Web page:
After four months in Europe, Grant returned to the U.S. and took a job at the Butcher Shop, a Boston restaurant with a retail meat counter, where he worked for three years as head butcher and chef de cuisine under chef-owner Barbara Lynch, a top East Coast restaurateur. “I completely learned inside and out how to butcher,” he says. “I also met my wife there, and two of my best friends.”
When the travel bug hit again, Grant and his wife bought one-way tickets to Genoa and WWOOFed their way through Italy, working at wineries, a hazelnut farm and a cashmere sheep farm. In the Emiglia-Romana region, Grant perfected his pasta technique and picked up Italian in addition to his self-taught Spanish and French. “They basically had to kick me out,” he jokes. “I did not want to leave.”
But the two did return to Massachusetts, where they had a son — and soon realized that they wanted to raise him in Colorado. “I thought it would be nice for our son to grow up near family,” he says.
An online job ad connected Grant with Ford. During a December trip to Denver to interview, Grant hit several new restaurants and was impressed by how the scene had progressed since he left. “I thought, ‘I can’t believe this is happening in my home town,’” he recalls. “That’s when I realized it was time to come back and be part of this community.” He landed the job after “36 straight hours of cooking” for Ford and his partners in California, moved his family to Denver and immediately began working with Baur’s.
At the restaurant, he’s married his love of butchering with Ford’s Monterey Bay style to build a menu that balances seafood flown in almost daily with preserving techniques that help extend the life of seasonal meats and produce. For the charcuterie program, he says, “We’re starting off with very classic things to introduce people — and then we’ll get more whimsical.” Those classic products include pâté de campagne with a very traditional quatre-epice spice blend, pork rillette, chicken-liver mousse and a sturdy headcheese; he’s also planning to start a house-cured salumi program. Grant talks passionately about getting the emulsion just right — not only when making more exotic items like lamb merguez, but also with something as seemingly simple as housemade hot dogs. He’s been hawking sausages and hot dogs at the Cherry Creek farmers’ market on the weekends to spread the word about Baur’s, and has also introduced a “15 in 15” special that promises a $15 lunch with a main, a side and a dessert in fifteen minutes. That deal will hit its stride later this summer, once the dining-room chef’s island is completed so that customers can order lunch cooked à la minute by a chef at the station.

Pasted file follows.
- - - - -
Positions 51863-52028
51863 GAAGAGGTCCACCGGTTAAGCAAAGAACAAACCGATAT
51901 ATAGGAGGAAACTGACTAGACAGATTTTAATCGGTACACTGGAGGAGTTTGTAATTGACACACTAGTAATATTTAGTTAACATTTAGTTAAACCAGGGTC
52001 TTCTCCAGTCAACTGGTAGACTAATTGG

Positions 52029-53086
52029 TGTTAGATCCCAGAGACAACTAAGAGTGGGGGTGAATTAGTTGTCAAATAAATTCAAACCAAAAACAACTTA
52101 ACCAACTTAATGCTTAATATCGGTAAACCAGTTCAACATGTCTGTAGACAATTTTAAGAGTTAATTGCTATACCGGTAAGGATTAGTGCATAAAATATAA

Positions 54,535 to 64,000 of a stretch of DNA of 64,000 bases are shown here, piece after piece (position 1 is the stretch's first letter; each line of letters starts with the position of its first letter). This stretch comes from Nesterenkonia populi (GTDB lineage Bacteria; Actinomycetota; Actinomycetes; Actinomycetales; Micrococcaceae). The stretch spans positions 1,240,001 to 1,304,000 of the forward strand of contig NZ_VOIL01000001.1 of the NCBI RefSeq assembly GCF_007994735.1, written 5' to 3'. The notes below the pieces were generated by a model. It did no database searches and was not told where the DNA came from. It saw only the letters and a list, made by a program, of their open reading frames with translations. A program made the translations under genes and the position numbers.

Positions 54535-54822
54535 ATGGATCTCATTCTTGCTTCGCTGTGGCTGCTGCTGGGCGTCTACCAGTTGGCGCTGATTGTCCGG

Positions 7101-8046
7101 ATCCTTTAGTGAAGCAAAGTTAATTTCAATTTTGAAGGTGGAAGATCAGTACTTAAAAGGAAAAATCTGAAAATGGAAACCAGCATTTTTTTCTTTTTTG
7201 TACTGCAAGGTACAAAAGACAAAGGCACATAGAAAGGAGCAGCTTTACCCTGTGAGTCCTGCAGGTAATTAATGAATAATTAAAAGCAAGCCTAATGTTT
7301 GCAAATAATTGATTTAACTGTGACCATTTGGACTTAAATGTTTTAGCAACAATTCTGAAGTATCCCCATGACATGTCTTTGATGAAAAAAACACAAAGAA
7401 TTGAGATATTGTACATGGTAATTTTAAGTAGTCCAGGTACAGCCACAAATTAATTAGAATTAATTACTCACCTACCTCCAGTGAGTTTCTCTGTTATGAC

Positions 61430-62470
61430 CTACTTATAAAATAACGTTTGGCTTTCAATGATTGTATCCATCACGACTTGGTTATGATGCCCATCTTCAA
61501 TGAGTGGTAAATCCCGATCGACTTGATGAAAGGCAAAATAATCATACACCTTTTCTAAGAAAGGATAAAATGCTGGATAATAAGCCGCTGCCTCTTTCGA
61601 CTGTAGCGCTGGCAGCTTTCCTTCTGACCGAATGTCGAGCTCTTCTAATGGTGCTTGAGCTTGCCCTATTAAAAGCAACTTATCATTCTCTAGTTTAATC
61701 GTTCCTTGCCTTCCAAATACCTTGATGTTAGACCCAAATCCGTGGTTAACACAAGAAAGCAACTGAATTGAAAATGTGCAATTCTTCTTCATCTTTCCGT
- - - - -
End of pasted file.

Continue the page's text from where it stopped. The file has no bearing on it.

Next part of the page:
For much of the seafood, Grant relies on Ford’s California connections. “The majority of the fish comes from Dory’s fisherman buddy in Monterey Bay,” he notes. “I talk to Jerry almost every day. It’s as fresh as I was used to working with on the East Coast.” Another one of Ford’s business partners picks and shucks abalone, “and he’ll sneak in a few octopus for me,” Grant adds.
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Where food comes from — and how it changes as people move from one region to another — is important to Grant. “The environment influences the traditions. That’s what makes American food so unique,” he says. “The only thing that unites us is our ability to cook over fire. I love to share traditions through the food and the ceremony of eating together. It’s healing, transformative and transporting.”
And then he adds: “I didn’t know that when I started — I just thought it was cool.”